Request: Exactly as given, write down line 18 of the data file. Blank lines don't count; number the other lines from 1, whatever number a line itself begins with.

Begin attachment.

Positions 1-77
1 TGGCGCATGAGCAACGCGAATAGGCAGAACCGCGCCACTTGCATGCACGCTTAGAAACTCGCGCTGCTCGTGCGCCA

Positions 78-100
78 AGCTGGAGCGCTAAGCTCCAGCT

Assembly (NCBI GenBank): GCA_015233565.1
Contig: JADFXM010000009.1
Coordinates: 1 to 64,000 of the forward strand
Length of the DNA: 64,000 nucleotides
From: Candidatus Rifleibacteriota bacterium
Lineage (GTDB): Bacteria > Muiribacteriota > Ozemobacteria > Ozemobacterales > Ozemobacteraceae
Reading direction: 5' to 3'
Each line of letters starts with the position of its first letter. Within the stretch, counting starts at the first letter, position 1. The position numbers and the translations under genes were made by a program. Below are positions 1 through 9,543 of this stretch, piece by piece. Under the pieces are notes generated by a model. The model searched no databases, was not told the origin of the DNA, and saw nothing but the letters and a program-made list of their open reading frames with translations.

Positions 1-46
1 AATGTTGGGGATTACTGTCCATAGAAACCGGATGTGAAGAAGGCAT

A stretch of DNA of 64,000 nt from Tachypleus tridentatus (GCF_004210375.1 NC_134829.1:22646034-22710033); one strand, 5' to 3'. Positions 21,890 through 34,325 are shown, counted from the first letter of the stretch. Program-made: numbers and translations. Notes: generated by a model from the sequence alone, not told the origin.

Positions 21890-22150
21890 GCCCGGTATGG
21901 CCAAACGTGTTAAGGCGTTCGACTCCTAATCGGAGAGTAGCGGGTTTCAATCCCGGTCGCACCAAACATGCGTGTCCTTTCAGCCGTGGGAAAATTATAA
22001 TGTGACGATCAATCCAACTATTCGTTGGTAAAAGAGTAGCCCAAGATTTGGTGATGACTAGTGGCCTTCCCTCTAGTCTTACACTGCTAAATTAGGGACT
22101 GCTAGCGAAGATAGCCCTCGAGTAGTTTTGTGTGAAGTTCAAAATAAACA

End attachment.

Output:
21901 CCAAACGTGTTAAGGCGTTCGACTCCTAATCGGAGAGTAGCGGGTTTCAATCCCGGTCGCACCAAACATGCGTGTCCTTTCAGCCGTGGGAAAATTATAA